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Intel Making Bitcoin-Mining Chip to Save GPUs for Gamers

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Photo: Alexander Koerner / Stringer (Getty Images)

Crypto mining is loathed by gamers and anyone who cares about the environment, but that isn’t stopping Intel from getting into the bitcoin-harvesting business.

While the chipmaker hasn’t said anything publicly just yet, eagle-eyed reporters at Tom’s Hardware noticed that Team Blue is set to give a presentation about a new “Bonanza Mine” processor at the 2022 International Solid-State Circuits Conference (ISSCC), which kicks off on Feb. 20. The chip is described as an “ultra-low-voltage energy-efficient bitcoin-mining ASIC,” where the acronym stands for an application-specific integrated circuit—a chip made for one specific purpose.

Intel had, in a way, already teased this chip last year when GPU chief Raja Koduri stated in a live stream that the company was working on specialized crypto-mining hardware. And as Tom’s Hardware points out, Intel had previously filed a patent for a processing system using SHA-256, a cryptographic hash function used by several cryptocurrencies, including bitcoin, for verifying transactions.

If Intel does indeed release its own crypto-mining chip, it will be in direct competition with Bitmain, a Chinese company that specializes in making ASICs for mining bitcoin. But Intel isn’t starting from scratch—its SHA-256 Extensions are supported on Ice Lake processors and later, and as we all know, the company has extensive experience optimizing silicon.

This is obviously good news for bitcoin miners, but what about gamers? If we dig into Koduri’s comments a bit deeper, he suggests that discrete graphics for gaming should be separate from processing chips made exclusively for crypto mining.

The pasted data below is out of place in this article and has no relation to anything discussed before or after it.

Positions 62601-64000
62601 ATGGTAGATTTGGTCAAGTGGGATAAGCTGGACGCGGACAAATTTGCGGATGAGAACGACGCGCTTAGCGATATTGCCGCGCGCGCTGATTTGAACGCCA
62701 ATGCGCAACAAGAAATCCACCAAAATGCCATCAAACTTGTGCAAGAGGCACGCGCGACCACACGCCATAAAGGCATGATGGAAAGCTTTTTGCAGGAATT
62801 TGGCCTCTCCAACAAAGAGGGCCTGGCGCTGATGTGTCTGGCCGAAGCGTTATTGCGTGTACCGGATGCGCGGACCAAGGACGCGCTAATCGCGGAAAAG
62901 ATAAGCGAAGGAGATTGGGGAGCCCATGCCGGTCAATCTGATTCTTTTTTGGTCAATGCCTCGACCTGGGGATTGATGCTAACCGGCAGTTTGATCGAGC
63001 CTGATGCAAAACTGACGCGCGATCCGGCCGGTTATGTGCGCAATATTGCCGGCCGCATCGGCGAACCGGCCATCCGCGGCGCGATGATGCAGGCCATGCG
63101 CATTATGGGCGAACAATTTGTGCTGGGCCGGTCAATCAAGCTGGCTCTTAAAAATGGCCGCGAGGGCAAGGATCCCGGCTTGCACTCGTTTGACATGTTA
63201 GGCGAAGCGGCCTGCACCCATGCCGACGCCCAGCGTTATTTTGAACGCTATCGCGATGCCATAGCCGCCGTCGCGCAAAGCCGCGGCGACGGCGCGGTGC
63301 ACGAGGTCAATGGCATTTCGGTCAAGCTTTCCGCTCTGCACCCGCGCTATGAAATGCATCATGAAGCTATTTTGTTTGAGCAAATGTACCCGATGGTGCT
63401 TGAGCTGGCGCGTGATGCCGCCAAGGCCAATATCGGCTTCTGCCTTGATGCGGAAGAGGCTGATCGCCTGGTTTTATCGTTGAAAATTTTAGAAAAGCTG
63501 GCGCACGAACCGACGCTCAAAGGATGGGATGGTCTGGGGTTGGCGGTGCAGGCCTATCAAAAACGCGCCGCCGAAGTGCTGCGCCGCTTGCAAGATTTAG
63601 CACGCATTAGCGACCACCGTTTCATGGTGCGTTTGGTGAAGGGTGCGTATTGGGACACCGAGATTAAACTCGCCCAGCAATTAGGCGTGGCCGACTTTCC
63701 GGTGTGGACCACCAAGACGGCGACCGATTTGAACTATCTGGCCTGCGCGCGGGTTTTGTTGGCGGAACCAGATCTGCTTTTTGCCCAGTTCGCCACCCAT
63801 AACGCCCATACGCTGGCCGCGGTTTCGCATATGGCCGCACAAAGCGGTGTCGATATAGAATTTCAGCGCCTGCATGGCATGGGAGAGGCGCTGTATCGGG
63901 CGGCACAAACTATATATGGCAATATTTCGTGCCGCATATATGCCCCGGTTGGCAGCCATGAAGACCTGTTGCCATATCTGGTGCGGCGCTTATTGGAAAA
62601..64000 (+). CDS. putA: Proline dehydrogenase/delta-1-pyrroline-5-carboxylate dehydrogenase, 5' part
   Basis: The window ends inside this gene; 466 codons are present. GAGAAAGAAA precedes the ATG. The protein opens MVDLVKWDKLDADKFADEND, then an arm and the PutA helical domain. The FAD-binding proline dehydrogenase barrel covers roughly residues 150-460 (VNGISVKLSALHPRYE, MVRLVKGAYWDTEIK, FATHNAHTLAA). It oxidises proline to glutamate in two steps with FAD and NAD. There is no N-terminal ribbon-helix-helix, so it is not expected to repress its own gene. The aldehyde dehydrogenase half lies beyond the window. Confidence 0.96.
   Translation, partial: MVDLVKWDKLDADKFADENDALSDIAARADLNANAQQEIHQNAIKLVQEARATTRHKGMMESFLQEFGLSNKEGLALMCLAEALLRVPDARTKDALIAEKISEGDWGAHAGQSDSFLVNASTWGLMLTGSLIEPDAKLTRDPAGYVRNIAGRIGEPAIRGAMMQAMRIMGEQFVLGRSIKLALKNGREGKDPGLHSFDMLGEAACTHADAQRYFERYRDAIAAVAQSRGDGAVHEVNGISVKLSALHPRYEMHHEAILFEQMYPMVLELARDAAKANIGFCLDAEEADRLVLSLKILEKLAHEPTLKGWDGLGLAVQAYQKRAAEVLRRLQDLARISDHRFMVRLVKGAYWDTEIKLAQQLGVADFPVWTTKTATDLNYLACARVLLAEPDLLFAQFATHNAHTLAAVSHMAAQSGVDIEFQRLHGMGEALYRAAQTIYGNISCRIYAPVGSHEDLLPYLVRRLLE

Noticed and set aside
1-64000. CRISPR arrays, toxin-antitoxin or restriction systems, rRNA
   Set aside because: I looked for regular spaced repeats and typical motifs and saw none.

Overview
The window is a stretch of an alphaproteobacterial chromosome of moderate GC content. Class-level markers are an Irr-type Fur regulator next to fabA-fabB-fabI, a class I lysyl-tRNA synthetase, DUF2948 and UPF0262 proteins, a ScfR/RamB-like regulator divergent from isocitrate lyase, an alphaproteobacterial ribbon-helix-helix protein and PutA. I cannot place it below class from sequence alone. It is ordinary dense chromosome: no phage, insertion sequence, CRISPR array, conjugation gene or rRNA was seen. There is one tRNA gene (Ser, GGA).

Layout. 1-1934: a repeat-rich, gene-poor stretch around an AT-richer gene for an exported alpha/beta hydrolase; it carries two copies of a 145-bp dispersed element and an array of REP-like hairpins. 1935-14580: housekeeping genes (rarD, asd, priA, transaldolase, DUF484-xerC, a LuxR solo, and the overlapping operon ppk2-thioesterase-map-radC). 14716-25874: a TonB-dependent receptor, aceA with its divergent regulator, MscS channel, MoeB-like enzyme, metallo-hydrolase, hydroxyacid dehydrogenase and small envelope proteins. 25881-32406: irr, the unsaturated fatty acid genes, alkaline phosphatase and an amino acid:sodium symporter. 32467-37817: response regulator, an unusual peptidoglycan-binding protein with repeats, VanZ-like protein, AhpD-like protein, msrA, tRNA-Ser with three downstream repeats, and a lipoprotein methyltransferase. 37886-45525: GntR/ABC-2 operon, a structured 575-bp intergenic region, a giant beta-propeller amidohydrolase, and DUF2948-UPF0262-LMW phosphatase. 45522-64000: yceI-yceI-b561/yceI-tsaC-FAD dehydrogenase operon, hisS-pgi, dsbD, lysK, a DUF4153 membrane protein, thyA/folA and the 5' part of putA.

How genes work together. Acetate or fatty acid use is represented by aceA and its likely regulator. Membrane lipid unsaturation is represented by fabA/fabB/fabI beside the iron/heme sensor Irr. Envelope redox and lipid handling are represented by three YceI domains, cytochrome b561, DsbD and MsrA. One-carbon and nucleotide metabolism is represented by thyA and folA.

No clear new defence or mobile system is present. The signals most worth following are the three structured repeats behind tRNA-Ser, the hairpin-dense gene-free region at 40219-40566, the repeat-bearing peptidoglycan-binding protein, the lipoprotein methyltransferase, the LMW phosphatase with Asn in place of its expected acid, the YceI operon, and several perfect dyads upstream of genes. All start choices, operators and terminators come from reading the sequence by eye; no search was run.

“I think blockchain is a transaction thing that is run much more efficiently than the current burning of hardware cycles. It’s something we are working on.” Koduri said. “And that’s not a GPU thing, so don’t try to confuse it as a GPU thing. No, no, no—GPUs will do graphics, gaming, and all those wonderful things.”

He continued, “But being able to do much more efficient blockchain validation at a much lower cost, much lower power, is a pretty solvable problem. And we are working on that, and at some point in time, hopefully not too far into the future, we will kind of share some interesting hardware for that.”

While that might sound encouraging at face value, Intel hasn’t sufficiently reassured gamers that it’ll proactively discourage people from using its upcoming Arc Alchemist GPU for mining. Sure, the chipmaker says it prefers to welcome gamers over crypto-miners, but unless it implements a hash rate limiter, as Nvidia and AMD have done, nothing will prevent miners from snatching up these chips en masse until they join every other “out of stock” GPU.

We expect to hear more about Intel Arc, the company’s first discrete GPU in decades, in the coming weeks. As for Bonanza Mine, we can only assume the chipmaker will showcase the ASIC at ISSCC on Feb. 23 at 10 a.m. ET.

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